Pasteur’s Quadrant describes the three types of scientific research1. Environmental management would seem to fit with Edison, however a large amount of ecological research was not intended to be explicitly for management purposes, and thus fits with Pasteur. (Image source: judithcurry.com)

If science is done just for the sake of science (Bohr), then scientists have no place in management and are simply data-creators. If the research is designed, for example, to figure out how lake trout respond to eutrophication (Edison), than the scientists would need a place among management. They alone would have the knowledge/understanding of the system to adequately explain to farmers how and why the trout are being effected by nutrient runoff, and help decision-makers make new policies. However, it’s not always that simple, like with Pasteur, sometimes research creates unintended ‘useful’ information. Are researchers obligated to share these results with politicians and the public? Or is depositing this information into scholarly journals, where decision-makers could find the information if they needed, enough?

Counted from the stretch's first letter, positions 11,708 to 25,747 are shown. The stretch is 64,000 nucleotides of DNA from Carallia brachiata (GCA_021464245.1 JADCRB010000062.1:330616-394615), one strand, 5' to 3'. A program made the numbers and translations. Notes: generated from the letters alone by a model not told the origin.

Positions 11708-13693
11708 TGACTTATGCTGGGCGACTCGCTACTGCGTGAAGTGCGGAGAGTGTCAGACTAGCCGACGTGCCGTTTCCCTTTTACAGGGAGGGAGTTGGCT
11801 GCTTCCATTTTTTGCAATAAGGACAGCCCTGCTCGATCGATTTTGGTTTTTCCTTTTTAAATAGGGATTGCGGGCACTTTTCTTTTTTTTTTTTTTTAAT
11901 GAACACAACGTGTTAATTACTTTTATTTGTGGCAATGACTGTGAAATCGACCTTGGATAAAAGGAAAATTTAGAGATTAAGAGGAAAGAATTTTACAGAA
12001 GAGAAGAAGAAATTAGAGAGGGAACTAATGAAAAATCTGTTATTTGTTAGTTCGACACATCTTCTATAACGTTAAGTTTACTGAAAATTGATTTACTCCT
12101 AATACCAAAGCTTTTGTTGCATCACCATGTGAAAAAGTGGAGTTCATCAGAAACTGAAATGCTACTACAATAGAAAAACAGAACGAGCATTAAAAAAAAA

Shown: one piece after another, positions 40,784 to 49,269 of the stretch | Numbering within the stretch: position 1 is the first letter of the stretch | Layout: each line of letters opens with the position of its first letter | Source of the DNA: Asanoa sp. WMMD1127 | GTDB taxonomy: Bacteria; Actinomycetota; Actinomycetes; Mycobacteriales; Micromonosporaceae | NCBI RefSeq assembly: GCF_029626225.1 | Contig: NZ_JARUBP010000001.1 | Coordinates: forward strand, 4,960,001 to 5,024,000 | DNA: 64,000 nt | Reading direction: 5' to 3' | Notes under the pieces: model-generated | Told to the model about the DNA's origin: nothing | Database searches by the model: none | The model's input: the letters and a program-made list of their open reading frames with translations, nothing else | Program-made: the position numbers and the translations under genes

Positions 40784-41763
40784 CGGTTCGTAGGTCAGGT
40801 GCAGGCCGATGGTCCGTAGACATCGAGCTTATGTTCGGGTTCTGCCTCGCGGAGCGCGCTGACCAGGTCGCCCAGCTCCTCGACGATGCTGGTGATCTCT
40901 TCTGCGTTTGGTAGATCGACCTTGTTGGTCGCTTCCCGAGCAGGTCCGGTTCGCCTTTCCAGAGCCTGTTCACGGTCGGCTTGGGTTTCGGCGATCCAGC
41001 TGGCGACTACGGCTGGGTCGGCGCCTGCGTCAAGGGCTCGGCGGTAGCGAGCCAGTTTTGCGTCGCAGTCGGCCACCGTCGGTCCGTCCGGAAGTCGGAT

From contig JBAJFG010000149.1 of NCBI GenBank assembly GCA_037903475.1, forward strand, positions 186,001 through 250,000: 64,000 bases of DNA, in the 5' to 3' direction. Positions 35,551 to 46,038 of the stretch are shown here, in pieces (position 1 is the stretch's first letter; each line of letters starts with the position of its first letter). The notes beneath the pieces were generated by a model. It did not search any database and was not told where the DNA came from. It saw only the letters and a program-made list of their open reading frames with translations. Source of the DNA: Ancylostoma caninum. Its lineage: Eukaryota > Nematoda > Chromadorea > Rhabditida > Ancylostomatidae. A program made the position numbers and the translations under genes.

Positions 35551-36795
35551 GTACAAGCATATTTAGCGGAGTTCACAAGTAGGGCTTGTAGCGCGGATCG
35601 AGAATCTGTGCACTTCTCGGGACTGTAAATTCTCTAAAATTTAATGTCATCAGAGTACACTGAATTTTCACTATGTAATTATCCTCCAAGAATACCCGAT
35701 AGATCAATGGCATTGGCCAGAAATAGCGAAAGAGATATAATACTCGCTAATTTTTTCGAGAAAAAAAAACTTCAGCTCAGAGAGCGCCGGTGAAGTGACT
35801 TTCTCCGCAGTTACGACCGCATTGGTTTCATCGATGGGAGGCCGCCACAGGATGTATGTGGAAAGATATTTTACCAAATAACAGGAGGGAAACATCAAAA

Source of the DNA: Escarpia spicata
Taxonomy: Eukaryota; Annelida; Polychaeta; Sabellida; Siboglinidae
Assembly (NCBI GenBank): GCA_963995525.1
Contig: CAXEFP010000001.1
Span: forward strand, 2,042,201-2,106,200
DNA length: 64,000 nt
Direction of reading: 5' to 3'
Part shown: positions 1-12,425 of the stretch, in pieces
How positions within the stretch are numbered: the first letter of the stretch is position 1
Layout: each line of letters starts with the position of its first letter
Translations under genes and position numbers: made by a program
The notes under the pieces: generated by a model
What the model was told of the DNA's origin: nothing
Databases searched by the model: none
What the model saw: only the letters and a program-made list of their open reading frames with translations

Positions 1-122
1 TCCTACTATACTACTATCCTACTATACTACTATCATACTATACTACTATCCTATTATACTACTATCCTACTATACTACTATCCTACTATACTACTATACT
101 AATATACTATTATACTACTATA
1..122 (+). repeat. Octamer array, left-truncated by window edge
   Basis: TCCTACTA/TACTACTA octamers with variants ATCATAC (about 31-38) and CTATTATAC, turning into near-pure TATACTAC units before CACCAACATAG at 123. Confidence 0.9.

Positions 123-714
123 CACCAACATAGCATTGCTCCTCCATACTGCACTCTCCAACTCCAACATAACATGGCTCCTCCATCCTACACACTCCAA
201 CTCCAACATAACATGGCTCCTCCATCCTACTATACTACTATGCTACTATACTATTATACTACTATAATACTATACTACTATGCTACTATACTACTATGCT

In everyday-practice, environmental management is not really about the science: it’s about being able to continue using a resource (that has value to someone), while also not interfering with anyone’s life/business/religious practices by managing this resource. The science, then, might not agree with a politician’s world view, or a community’s cultural practices, or they simply might not care. Should scientists try to explain why science is instrumental in helping the environment? Well, there are four ways of responding, and in everyday-practice they are not always distinct, but they are the Four Idealized Modes of Engagement.